According to Mr. Sullivan, the United States, NATO partners, and Ukraine will have the opportunity to debate the reforms still required for Ukraine to meet NATO standards.

“So, this will, in fact be, a milestone. But Ukraine still has further steps it needs to take before membership,” he added.

‘More Dangerous World’

The NATO member countries confirmed on July 4 that current Secretary-General Jens Stoltenberg will remain in office for another year. The announcement came after the alliance was unable to agree on a candidate for the leadership position.

“Honoured by #NATO Allies’ decision to extend my term as Secretary General until 1 October 2024,” Mr. Stoltenberg wrote on Twitter.

“The transatlantic bond between Europe & North America has ensured our freedom & security for nearly 75 years, and in a more dangerous world, our Alliance is more important than ever.”

China is also anticipated to rise on NATO’s agenda this year, as Mr. Stoltenberg made clear that the alliance’s Indo-Pacific strategy is entering a new phase.

“What is happening in Europe today could happen in East Asia tomorrow. So, we must remain united and firm,” he told reporters in Tokyo early this year.

At last year’s summit, NATO named China as a strategic priority for the first time, citing Beijing’s ambitions and “coercive policies” as a threat to the alliance’s “interests, security, and values.”

“We will boost our shared awareness, enhance our resilience and preparedness, and protect against the PRC’s coercive tactics and efforts to divide the Alliance,” the summit statement or Strategic Concept (pdf) read.

Russian Domestic Politics

Some observers believe that the Wagner Group uprising in late June has left Putin’s leadership in a relatively weak and disarrayed position, which could be a positive development for the NATO alliance.

Mr. Biden earlier stated that the United States and NATO allies were not involved in the Wagner mercenary group’s insurrection against President Vladimir Putin.

At a White House event on June 26, Mr. Biden indicated that he had been in close communication with U.S. allies to prepare for a range of possible scenarios in Russia following the mercenary group’s uprising and that they had decided that they would not give Putin any excuse to blame the West or NATO.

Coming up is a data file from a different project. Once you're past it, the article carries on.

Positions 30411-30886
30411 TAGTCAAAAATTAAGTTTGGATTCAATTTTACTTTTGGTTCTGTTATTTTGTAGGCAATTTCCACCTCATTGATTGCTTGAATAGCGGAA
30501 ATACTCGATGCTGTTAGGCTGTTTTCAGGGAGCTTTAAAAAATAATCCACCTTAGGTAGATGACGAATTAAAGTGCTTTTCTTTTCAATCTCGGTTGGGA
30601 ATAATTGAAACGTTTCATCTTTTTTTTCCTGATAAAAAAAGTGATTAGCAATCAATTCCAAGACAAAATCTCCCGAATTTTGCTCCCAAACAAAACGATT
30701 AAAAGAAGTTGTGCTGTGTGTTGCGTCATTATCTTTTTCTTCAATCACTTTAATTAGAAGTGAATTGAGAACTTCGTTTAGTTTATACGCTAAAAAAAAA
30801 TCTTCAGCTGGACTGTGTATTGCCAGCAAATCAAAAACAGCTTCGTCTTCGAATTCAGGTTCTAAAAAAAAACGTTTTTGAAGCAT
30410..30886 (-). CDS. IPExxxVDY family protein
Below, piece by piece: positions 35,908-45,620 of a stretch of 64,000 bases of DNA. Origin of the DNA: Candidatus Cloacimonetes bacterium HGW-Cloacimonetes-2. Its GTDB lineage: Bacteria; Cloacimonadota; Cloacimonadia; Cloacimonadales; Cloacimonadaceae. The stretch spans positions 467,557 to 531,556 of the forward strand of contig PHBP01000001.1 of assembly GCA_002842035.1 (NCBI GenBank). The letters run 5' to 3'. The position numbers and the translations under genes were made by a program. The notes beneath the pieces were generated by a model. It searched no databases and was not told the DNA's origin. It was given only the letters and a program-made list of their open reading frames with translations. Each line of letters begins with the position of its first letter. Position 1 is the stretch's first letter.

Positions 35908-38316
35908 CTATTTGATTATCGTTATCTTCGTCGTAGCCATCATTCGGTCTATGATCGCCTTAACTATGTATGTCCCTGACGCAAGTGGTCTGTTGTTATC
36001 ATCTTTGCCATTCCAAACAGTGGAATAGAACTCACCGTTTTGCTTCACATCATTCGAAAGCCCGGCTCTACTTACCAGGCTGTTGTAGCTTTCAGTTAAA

“We made it clear that we were not involved.  We had nothing to do with it. This was part of a struggle within the Russian system,” Mr. Biden said.

Russia’s vulnerability could be discussed at the summit to determine if there is an opportunity for NATO members to increase their support for Ukraine’s planned offensive against Russia.

Sweden’s Membership

Sweden’s membership will also be debated at the summit, as the Nordic country wishes to join but is blocked by two member countries—Turkey and Hungary.

Hungary’s parliament recently decided to put off ratification of Sweden’s accession bid until its autumn legislative session. And Turkey is delaying approval of Sweden’s request, citing the Nordic country’s failure to resolve its security concerns.

Both Sweden and Finland resisted joining the alliance for decades, opting for neutrality and non-alignment. However, following Russia’s invasion of Ukraine last year, both countries abandoned those long-standing positions and formally requested membership in NATO.

Following months of delay, the Turkish parliament unanimously confirmed Finland’s membership on March 30, allowing Finland to become the 31st member of the military alliance in April.

After the summit in Vilnius, Mr. Biden is scheduled to go to Helsinki to commemorate Finland’s accession to the military alliance. The president’s five-day trip to Europe will also include a stop in London on July 10, where he will meet King Charles at Windsor Castle and Prime Minister Rishi Sunak.

Next year’s NATO summit will be held in Washington and is anticipated to be historic, as it will mark the 75th anniversary of the founding of the military alliance in 1949.

From The Epoch Times